This morning, after chickens were let out and goats milked, in that post-breakfast hurrah we seem to have every morning that tends to fizzle out just before lunch, it was chore time. The boys were strangely excited to move large quantities of manure from the barn and surrounding pasture and into the garden. It appears as though my love of animal manure is beginning to rub off on them.
It was a baking morning, the sourdough starter still bubbly from last night’s feed and the bread bag empty for days. Usually I whip up a quick double batch of No-Knead and move onto the impending dishes but it was a cooler morning ripe for a bit of extra time in the kitchen, so we went into full sandwich bread mode.
I began mixing the dough on the table and Annabelle immediately put away her pens and papers and asked if she could add the flour. Then Ruthie pulled up her chair and started to mix. When the dough was too stiff for her little arms, mama finished it up in the bowl.
“Ooh, can I knead?!” Annabelle asked with great enthusiasm. So I split the dough in two and floured up the table and away they went. Pull and fold and push and turn and repeat, we sang. Oh, and Joshie’s trying to eat it, Mama. Ten minutes later I had washed a couple of sink fulls of dishes, my bread dough was ready for the bulk fermentation, and these girls wanted to know why they had to stop.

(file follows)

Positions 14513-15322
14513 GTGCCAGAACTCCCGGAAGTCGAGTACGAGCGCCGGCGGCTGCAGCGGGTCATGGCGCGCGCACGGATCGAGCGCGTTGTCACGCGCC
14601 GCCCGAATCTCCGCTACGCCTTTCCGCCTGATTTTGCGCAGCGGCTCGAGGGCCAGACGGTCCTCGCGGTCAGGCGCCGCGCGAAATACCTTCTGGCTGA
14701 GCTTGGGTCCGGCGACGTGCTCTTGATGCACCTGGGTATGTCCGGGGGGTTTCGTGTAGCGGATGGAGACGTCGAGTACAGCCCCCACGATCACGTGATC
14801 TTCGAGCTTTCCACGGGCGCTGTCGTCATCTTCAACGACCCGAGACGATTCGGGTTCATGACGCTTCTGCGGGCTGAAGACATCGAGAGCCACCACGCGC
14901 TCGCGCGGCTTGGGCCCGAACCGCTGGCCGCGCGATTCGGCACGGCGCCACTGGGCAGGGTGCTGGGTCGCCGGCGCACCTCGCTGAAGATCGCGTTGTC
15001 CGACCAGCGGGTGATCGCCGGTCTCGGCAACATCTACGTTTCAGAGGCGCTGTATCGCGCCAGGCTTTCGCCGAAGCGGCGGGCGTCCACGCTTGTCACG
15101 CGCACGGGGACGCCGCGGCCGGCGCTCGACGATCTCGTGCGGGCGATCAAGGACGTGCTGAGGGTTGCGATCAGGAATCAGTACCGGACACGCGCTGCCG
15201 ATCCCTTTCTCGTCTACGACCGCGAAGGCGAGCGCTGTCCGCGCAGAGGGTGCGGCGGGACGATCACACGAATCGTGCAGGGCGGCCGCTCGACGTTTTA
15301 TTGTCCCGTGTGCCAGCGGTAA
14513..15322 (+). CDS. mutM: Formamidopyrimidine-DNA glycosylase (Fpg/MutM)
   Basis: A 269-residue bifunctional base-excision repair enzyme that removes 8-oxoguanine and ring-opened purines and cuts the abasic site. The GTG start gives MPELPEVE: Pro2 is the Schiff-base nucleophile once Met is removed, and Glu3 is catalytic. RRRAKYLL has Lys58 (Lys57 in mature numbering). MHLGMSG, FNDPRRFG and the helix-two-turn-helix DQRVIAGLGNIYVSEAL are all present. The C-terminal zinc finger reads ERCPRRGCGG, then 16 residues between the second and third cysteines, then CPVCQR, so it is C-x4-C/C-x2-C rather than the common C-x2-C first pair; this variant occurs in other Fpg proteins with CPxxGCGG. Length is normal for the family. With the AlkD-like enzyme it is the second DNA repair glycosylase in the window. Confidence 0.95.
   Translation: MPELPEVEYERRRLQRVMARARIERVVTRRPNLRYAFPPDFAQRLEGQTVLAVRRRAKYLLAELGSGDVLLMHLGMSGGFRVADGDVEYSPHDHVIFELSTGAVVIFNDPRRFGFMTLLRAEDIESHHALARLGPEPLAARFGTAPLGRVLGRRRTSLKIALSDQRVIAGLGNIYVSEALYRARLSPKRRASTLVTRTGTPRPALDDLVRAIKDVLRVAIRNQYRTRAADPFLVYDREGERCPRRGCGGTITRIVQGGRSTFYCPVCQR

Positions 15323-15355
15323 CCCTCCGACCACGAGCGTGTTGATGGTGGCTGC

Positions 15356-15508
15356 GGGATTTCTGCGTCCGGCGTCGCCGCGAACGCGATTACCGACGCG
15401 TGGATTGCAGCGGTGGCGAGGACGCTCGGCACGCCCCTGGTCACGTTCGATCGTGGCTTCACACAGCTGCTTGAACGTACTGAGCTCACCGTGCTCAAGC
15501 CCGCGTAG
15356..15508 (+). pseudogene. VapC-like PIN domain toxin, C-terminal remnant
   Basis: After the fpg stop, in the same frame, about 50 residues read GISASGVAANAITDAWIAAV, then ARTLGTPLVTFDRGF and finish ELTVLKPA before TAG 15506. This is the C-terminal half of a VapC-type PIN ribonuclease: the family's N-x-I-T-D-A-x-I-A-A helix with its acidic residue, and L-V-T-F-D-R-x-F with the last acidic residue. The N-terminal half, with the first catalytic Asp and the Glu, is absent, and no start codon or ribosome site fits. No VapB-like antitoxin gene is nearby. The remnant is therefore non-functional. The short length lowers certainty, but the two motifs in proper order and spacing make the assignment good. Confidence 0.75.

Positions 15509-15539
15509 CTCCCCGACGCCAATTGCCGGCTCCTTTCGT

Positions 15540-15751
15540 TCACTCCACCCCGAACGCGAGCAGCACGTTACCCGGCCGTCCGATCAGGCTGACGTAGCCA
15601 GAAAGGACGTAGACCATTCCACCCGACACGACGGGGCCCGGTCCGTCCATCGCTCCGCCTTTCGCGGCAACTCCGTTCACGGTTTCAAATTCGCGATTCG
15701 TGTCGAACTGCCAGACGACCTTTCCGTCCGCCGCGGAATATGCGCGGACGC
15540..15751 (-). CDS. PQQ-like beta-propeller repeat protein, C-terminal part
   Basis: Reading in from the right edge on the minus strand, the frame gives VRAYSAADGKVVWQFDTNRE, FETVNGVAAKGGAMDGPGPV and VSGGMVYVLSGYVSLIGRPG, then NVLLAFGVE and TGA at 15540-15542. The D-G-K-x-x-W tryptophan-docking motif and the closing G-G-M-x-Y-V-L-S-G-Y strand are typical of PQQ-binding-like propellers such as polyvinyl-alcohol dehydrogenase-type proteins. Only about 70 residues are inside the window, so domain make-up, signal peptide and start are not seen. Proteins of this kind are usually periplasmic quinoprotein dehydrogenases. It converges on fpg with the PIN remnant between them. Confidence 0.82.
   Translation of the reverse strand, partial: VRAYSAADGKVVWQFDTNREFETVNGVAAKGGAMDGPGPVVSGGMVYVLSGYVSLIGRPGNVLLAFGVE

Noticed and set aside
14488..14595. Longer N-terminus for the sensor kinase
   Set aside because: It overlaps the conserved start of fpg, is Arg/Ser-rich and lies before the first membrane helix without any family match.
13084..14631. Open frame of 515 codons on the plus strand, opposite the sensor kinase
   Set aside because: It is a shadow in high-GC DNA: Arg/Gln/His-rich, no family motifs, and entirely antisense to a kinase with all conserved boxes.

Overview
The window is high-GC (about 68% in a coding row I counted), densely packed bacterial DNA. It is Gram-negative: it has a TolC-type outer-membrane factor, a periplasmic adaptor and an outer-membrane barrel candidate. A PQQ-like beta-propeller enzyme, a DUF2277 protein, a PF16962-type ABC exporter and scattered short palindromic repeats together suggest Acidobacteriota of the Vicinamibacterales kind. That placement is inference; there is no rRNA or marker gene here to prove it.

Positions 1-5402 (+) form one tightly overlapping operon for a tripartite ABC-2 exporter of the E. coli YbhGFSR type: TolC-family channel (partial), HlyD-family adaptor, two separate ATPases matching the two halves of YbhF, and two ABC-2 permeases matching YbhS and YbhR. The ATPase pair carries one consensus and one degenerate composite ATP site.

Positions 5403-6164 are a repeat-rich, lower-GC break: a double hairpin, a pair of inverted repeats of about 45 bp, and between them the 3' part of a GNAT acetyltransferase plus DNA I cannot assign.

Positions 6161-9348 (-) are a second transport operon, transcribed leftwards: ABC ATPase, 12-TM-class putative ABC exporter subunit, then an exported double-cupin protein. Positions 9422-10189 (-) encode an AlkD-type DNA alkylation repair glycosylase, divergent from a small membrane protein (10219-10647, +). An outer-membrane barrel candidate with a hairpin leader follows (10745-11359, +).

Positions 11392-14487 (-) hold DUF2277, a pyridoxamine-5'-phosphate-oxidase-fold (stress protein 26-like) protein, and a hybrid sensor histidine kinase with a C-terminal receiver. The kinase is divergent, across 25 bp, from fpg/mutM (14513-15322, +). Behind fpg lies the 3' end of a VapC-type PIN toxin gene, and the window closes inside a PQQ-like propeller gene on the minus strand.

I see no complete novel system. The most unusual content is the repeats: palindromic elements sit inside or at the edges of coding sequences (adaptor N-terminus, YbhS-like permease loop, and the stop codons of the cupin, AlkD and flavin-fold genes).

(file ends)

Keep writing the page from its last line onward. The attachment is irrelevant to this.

This scene got me thinking back to when I first began to learn to bake bread. It was nearly twenty years later than Ruthie is getting started and it was one of those first DIY skills that got me hooked. Why couldn’t I make our own bread, yogurt, butter, salad dressing, vegetables, meat, medicine… everything I began to ask myself? In theory it sure would lighten the burden on the pocket book and give us access to better food.
So I began going down the list of the things we consume and tried making it at home instead. Eventually I was fermenting anything I could get my hands on and growing what we could in a small suburban backyard. Ten years later we have more gardens and chickens and goats and cows (!) than I could have imagined back then.
But baking our own bread with real ingredients, feeling that dough change shape beneath my hands, that spurred me on to ask more questions and try to make and produce more of our family’s needs. Recently I shared three recipes over on the Attainable Sustainable blog that might be good for those first starting out in making their own bread: